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There seems to be 4 types of fire-extinguishers each for a different type of fire.

Quote:

* Class A extinguishers are for ordinary combustible materials such as paper, wood, cardboard, and most plastics. The numerical rating on these types of extinguishers indicates the amount of water it holds and the amount of fire it can extinguish.
* Class B fires involve flammable or combustible liquids such as gasoline, kerosene, grease and oil. The numerical rating for class B extinguishers indicates the approximate number of square feet of fire it can extinguish.
* Class C fires involve electrical equipment, such as appliances, wiring, circuit breakers and outlets. Never use water to extinguish class C fires - the risk of electrical shock is far too great! Class C extinguishers do not have a numerical rating. The C classification means the extinguishing agent is non-conductive.
* Class D fire extinguishers are commonly found in a chemical laboratory. They are for fires that involve combustible metals, such as magnesium, titanium, potassium and sodium. These types of extinguishers also have no numerical rating, nor are they given a multi-purpose rating - they are designed for class D fires only.

####
You might have an evolutionary battle.
You are a fireman going to put a fire turns out the fire is a living flame (Sliders episode with the living flame).

Now you start off the a big heavy water tank. The tank can carry alot of water but means you move quite slowly.

The problem is the flame evolves to become "faster". You need a smaller tank to be able to keep up, the problem it doesnt carry as much liquid.

Later on the flame can "upgrade again" where your water tank no longer works. So you need to get a different extinguisher.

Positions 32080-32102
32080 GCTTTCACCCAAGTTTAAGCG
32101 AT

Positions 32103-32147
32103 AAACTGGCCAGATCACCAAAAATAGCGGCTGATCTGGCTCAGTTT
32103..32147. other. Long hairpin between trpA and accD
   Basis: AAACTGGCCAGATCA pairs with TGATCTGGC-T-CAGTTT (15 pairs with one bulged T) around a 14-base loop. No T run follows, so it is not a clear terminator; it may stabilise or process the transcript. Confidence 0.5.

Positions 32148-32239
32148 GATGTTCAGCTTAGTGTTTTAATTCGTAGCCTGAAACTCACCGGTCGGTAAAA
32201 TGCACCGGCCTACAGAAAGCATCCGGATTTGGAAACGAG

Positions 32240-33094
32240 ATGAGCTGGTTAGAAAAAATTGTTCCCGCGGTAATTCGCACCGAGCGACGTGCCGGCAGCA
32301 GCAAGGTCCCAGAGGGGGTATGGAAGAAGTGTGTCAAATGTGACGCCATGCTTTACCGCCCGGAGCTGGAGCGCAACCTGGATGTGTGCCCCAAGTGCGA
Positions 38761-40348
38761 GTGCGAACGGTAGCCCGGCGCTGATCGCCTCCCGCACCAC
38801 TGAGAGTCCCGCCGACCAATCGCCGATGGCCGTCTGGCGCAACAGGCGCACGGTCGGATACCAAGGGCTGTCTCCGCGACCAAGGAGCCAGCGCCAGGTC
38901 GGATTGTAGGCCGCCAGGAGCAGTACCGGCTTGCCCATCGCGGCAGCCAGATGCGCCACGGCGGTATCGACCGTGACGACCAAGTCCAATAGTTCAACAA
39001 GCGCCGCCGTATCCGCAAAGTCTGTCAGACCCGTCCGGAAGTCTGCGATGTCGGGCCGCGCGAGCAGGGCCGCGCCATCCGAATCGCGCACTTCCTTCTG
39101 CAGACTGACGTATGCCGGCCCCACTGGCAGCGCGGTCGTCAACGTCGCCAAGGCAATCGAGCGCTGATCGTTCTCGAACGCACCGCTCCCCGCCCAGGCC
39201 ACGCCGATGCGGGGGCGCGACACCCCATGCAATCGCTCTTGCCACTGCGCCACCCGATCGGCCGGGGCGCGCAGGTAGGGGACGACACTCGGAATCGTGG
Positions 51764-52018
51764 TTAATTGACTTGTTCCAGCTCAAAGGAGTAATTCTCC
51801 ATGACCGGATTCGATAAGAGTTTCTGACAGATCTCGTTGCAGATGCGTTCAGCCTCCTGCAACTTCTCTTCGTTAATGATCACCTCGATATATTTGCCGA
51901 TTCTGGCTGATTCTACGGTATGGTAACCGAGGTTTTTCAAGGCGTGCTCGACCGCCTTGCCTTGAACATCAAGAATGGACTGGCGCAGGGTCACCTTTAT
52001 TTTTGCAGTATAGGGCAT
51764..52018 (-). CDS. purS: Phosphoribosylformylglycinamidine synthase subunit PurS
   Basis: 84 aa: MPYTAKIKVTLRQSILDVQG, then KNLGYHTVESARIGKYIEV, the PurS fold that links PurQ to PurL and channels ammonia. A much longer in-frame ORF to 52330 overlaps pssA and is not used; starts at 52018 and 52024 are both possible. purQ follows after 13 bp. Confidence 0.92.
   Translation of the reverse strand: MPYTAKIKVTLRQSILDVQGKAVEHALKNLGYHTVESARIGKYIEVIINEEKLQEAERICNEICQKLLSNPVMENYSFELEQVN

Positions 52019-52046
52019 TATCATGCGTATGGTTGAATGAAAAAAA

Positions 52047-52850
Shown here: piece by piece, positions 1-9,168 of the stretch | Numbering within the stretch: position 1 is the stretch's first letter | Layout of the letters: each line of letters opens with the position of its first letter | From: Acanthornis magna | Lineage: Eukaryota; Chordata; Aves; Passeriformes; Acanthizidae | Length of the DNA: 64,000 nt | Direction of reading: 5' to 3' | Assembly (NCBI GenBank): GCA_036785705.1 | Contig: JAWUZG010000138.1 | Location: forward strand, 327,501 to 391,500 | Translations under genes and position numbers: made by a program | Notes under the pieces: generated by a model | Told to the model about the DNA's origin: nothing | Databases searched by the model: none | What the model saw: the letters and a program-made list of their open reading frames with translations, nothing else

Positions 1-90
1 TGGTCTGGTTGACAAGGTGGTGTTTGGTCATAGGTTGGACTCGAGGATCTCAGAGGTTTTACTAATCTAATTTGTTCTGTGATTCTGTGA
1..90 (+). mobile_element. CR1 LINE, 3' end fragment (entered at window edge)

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Quote:
Original post by Lesan
I guess that could qualify as an evolution. Though it would probably not score much points.

Some examples:

Pokemon evolution is an irreversible change of a Pokemon's physiology. He gets new moves, new capabilities, new name. The new stage is different from the old one. The stage of a Pokemon has a pretty big impact on battle results, for example. Evolution is a principal mechanic in both the anime and the game and would probably score high. Even this can be reversed, for example, by the means o Hyper Devolution Spray, but still qualifies as evolution.

Digimon digivolution is only a temporary boost in power and capablities of a Digimon. However, the Digimon is still very different from his previous stage and the stage of a Digimon affects reality. Digivolution is reversed automatically after minutes and still counts as evolution.

Mario's "evolution" is also a temporary boost in power but the Mario retains his personality, status and most of his properties in both stages of evolution. This "evolution" does not change him much. Also, ask this question: "If this evolution was taken from the game, would the game still work very well?" I think it would because you could replace the growth with a force field, for example.

So, consider this: